COURTNEY: The forces at work that are driving globalization today -- falling interaction costs, falling tariff barriers, falling language barriers, increased capital and labor mobility, and so on -- all of those trends are so strong and so fundamental that it is hard to believe that they will be reversed. I think the backlash I talked about above may only cause us to rethink the pace and form of globalization in the coming years.
UBIQUITY: As a consultant, have you found yourself giving different advice now than you would have a month ago? Maybe it's too early to ask that?
COURTNEY: I think it is a great question, but to be perfectly honest with you, business has not been "as usual" the last few weeks for anybody -- certainly not for my clients and certainly not for me as a consultant. I don't think any of us have had a chance to really digest everything that follows from September 11 yet. In particular, I would want to avoid offering any flip, one-size-fits-all answer to my clients today when the "right" answer may be extremely complex. It is my firm's job over the next several months to help our clients sort this all out.. I suspect that for many of my firm's clients that this is a tragic, horrific event that influences us all personally, but which probably won't have a fundamental impact on their business strategies going forward. For others, for instance transportation clients, it obviously has an enormous impact on their business strategies, suggesting that the solutions will be very different for different clients.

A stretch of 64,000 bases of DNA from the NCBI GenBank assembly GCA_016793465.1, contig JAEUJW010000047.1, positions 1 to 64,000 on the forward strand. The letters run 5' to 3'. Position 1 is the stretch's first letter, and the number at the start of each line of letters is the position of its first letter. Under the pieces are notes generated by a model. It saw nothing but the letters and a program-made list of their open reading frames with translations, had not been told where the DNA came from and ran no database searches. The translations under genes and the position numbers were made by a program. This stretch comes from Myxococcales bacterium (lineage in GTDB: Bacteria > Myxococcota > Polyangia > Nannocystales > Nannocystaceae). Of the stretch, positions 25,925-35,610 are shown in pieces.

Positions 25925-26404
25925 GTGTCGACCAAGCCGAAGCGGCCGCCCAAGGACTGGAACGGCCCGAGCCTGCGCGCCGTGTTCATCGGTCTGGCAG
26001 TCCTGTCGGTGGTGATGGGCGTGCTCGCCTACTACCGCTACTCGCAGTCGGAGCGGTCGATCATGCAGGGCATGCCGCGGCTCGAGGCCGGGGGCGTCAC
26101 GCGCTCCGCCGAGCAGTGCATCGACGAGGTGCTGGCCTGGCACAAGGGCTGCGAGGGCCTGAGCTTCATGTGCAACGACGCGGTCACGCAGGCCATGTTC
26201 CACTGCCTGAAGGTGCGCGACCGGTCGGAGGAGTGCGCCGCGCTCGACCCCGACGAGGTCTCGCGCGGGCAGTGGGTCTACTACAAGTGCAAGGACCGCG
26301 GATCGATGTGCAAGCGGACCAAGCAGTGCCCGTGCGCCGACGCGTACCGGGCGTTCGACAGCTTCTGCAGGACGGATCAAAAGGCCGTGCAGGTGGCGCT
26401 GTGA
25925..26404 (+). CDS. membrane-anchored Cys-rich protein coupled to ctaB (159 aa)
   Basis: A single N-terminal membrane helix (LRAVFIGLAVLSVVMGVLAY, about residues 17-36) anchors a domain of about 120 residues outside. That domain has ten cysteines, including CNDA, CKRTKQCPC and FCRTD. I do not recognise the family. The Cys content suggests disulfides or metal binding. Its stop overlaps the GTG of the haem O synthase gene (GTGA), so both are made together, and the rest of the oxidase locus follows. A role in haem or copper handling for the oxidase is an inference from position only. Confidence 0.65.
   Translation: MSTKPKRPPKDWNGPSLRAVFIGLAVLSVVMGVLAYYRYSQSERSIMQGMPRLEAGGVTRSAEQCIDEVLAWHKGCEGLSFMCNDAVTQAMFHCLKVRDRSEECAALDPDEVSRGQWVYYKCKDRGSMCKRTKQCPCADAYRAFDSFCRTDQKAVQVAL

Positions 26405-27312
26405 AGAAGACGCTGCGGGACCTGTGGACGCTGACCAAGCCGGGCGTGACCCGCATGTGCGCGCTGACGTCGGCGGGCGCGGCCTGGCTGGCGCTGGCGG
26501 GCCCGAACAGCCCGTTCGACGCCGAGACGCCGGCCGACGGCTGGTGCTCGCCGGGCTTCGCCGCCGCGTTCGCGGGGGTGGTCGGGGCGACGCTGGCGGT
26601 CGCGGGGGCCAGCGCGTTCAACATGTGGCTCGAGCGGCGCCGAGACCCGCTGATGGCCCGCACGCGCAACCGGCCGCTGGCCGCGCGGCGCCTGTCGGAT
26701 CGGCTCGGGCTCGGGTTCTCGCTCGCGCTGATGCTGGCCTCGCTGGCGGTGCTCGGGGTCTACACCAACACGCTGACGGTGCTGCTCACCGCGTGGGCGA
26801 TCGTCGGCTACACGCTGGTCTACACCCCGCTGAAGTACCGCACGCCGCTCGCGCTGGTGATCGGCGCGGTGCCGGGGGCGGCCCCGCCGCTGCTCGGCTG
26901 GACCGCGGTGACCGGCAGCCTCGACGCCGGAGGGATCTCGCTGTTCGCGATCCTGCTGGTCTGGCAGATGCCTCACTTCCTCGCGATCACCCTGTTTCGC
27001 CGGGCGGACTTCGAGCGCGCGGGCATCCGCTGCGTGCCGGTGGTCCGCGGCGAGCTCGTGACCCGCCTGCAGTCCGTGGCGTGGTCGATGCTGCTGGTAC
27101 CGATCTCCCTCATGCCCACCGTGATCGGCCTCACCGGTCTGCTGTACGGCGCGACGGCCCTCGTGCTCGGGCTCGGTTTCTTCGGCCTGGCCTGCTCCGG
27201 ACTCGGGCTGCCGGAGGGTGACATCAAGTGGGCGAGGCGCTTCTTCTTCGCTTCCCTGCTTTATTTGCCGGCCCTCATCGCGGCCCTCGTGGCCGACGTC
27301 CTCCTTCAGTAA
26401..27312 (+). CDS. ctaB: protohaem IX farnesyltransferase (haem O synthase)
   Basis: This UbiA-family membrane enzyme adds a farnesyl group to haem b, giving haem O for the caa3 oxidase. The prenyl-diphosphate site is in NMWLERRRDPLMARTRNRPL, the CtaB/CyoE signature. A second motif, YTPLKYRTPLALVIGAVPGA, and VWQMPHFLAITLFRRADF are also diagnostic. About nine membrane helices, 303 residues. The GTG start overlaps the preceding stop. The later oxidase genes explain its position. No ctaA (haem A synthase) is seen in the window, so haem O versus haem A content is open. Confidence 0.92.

UBIQUITY: As you express your ideas to clients, do you find anything that people are scandalized by or hate or for that matter embrace with wild enthusiasm? What gets peoples' interest?